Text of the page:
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Book Review

Book Cover



Author: Peter Watts
Titan Books
RRP: £6.99, US $16.00
ISBN: 978 0 85768 327 4
Available 22 March 2011

Sent in with your squad to the Big Apple to face god knows what, the first thing that you encounter is your submarine being torn apart. Fighting the wreckage and the fear of drowning you burst to the surface, straight into hell. Mortally wounded you are rescued by a stranger who places you within an advanced combat suit, before watching him blow his brains out. Alone, hunted by both the military and alien invaders, what do you do now...?

Crysis: Legion is the official novelisation riding on the back of the Crysis 2 console and PC game. The book is written by Hugo Award winner Peter Watts.

Translating games into books is a hazardous business, which usually works best when an established author uses the game world to tell their own story; it is much more difficult to remain faithful to the game without producing a dull novel.

Peter Watts has done his best to produce something which transcends the game and mostly succeeds. The structure of the book is interesting, our unnamed protagonist spends the majority of the book recounting what has happened to him to a supposed investigator, though the mystery is maintained as the reader has little way of placing the events into a place or time. This simple device allows Watts to play with perspective and time when dealing with what feels like a pretty sequential game.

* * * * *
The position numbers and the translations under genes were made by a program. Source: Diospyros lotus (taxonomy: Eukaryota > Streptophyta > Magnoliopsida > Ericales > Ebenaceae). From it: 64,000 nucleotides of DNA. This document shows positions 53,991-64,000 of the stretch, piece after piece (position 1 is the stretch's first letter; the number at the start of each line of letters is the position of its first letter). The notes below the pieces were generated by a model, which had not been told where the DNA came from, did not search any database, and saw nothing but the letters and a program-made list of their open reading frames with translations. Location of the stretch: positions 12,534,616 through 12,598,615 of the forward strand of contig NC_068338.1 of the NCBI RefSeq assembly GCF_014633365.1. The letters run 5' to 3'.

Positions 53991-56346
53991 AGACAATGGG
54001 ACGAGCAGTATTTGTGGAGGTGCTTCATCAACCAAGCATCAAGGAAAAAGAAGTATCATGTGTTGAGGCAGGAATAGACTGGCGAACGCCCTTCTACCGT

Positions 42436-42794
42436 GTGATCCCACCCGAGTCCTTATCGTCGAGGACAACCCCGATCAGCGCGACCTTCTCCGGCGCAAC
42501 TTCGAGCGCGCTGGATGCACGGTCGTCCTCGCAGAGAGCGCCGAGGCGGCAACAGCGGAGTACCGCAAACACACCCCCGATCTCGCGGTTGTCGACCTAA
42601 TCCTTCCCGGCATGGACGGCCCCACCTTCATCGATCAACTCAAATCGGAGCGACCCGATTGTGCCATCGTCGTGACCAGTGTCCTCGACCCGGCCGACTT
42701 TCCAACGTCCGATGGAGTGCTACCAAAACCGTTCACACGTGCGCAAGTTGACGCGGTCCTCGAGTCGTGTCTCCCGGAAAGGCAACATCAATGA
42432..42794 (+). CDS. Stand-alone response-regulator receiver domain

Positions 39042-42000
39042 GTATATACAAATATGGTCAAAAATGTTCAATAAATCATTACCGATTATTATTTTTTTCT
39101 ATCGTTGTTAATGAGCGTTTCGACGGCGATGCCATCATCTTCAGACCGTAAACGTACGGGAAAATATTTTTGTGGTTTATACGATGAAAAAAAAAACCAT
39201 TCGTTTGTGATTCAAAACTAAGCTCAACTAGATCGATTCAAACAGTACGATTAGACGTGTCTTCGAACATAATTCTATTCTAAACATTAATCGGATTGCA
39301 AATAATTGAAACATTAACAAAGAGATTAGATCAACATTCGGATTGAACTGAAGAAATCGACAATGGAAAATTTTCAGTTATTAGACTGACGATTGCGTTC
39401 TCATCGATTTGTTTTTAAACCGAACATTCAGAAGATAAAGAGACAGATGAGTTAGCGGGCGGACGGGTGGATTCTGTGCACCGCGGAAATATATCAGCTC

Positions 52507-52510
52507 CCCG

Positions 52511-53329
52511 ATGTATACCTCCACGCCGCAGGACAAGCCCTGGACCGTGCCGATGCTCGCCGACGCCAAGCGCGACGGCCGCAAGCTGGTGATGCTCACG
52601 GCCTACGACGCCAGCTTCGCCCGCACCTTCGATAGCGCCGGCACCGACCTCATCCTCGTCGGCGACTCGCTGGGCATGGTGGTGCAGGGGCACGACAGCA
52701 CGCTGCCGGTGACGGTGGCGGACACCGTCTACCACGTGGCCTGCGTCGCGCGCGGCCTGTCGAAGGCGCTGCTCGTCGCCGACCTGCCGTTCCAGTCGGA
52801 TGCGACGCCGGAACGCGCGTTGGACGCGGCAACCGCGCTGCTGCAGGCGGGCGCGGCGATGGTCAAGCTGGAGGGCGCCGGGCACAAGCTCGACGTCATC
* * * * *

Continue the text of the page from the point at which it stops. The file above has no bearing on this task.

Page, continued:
He further muddies the water with communiqués, official documents and radio chatter to give the impression that all this information is being supplied sometime after the event, it was a device which worked well for Stephen King with Carrie and it works just as well here, - he has even gone to the lengths to add annotations to some parts of the book.

This means that, for the most part, the book work very well. With his literary sleight of hand he distracts us from the narratives, central, linier nature, which is the less interesting portion of the book. But even the best writer can’t hold off the audiences creeping realisation that the central core of the book consists of just one fight after another, with our hero meeting the occasional boss alien.

If Watts had not been such a good writer then the book would have been predictable in a far shorter space of time. It does dip somewhere in the third quarter, but picks up towards the end. He balances the action sequences with the more existential musings of our hero. The majority of the book is written in the first person, which has the unfortunate effect of removing depth from the supporting characters.

So, the book is not without its problems, but these are inherent in the game medium and not the writing.


Charles Packer

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